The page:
Genetics could provide a pathway to understanding treatment-resistant depression
Treatment-resistant depression is the most unfavourable outcome for patients suffering from depression: one-third of depressed patients do not respond to at least two different treatments and they continue to suffer from depression and its consequences, including social isolation, decline in work functioning and – in the worst case – suicide.
Scientists still cannot explain exactly why these patients are so resistant to treatment. However, one hypothesis is that depression may be caused by different biological alterations. Unfortunately, the antidepressants that are currently available only target some of these, namely alterations in the balance of two neurotransmitters in the brain, called serotonin and noradrenaline.
Our article published in the British Journal of Psychiatry shows how genetic studies could help researchers to understand which different mechanisms are involved in treatment-resistant depression compared to treatment-responsive depression.
We studied more than 3,000 depressed patients who were resistant to antidepressant treatment and who had genetic variations within the whole genome. What we found revealed that single genetic variants do not explain the difference between response and resistance. This confirmed the hypothesis that antidepressant resistance is caused by the accumulation of a number of genetic variants – each of which is common in the population and individually benign but detrimental when combined with other variants.
Under this assumption, we have to look at the cumulative effect of hundreds or thousands of variants within genes that control cell functioning in the brain to find meaningful results. This type of analysis is called “pathway analysis”: by aggregating the effect of multiple variants in functionally related genes we can work out which pathways carry a higher burden of variants in treatment-resistant depression.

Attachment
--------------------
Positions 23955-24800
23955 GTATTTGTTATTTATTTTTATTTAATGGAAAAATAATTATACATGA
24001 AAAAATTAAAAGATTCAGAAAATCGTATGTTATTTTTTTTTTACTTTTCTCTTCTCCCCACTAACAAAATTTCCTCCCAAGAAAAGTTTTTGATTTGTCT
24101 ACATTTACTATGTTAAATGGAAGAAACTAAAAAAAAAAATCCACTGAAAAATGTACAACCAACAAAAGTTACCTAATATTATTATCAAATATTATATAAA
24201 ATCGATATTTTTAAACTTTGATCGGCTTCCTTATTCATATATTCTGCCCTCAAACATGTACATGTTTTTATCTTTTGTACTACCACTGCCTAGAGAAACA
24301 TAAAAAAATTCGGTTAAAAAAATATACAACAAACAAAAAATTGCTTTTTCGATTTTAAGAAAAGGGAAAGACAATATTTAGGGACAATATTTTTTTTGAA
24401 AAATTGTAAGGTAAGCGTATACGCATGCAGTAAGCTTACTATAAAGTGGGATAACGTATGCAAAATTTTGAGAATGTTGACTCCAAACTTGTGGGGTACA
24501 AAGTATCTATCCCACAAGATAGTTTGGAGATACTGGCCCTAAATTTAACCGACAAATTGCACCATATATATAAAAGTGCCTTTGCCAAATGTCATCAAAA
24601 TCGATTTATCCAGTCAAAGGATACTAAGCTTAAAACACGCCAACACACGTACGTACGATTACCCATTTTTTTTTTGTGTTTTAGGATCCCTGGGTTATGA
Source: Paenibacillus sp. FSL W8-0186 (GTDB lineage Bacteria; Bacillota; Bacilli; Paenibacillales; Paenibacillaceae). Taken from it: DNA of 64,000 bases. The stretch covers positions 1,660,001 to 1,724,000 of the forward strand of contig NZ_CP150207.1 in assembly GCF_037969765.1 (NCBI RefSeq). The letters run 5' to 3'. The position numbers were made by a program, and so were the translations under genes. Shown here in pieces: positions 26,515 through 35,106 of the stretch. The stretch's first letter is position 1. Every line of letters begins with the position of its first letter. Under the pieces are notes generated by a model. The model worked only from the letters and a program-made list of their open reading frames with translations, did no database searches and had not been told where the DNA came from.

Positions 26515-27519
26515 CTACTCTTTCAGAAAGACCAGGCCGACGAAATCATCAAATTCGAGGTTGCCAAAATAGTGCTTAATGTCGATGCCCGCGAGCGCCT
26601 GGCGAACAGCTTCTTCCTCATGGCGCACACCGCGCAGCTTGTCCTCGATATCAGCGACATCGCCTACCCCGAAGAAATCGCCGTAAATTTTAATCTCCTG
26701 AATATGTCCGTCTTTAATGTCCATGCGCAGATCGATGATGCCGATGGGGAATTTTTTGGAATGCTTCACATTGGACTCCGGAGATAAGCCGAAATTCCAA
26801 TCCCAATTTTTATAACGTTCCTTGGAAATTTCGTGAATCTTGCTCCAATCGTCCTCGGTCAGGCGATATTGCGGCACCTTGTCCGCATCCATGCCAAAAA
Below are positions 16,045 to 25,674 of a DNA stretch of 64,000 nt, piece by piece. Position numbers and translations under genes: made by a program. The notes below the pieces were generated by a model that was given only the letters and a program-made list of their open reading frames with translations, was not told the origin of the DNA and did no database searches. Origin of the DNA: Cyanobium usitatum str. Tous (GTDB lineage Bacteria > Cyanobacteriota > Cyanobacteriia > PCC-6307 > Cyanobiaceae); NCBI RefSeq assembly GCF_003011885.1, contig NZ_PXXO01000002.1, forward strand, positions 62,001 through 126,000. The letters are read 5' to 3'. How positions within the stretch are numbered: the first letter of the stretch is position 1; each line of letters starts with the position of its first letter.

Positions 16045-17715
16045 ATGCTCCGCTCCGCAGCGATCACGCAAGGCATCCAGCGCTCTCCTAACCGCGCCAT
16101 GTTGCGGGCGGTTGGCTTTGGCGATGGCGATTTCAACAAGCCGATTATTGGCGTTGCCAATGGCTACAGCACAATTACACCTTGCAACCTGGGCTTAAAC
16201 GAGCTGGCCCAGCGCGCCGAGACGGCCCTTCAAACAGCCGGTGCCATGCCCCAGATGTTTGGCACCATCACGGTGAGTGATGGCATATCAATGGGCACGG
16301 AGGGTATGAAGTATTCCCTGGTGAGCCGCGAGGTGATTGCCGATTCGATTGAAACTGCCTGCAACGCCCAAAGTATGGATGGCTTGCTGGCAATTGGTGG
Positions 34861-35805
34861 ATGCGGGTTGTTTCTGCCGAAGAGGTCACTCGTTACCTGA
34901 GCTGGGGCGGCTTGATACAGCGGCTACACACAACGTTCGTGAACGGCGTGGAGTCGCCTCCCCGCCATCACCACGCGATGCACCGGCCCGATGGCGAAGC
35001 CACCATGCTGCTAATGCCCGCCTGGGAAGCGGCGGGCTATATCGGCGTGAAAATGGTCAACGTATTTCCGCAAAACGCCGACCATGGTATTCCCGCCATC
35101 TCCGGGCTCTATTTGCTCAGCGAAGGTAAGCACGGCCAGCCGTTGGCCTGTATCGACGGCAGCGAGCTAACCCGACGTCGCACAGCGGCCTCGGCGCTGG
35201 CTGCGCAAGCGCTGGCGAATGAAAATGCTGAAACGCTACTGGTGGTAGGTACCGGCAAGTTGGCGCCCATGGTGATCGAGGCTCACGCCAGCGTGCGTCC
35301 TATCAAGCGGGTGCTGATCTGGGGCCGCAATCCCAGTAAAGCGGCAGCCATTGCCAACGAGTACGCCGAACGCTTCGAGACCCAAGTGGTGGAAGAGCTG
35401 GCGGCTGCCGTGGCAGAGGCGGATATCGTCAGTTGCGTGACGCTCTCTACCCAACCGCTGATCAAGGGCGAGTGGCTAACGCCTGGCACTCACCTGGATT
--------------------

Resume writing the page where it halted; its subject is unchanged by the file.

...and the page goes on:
This approach led to the identification in our sample of two pathways enriched in genetic variants in people with treatment resistance – and they are both relevant to neuronal functioning in the brain. One controls the cascade of signals that regulates brain cell survival and differentiation – indeed, neural cell suffering and death are associated with depression, according to previous studies. The other pathway is involved in the regulation of gene expression, the process leading from DNA to protein building.
In order to help patients recover from depression, a number of changes in brain cell activity are required. This can happen because cells change the proteins they produce. In neurons this means, for example, the production of new connections with other neurons or a change in neurotransmitter production – in other words, modifications in the way neurons communicate. In patients with treatment-resistant depression, alterations in these processes may not recover and antidepressants acting directly on them may be needed to obtain a good response.
Future lines of research should focus on studying the members of these pathways and possibly identify pharmacological targets for antidepressants with alternative mechanisms of action compared to the treatments that are currently available.
Explore the rest of the articles in BJPsych’s Themed Issue: Treatment-Resistant Mood Disorders
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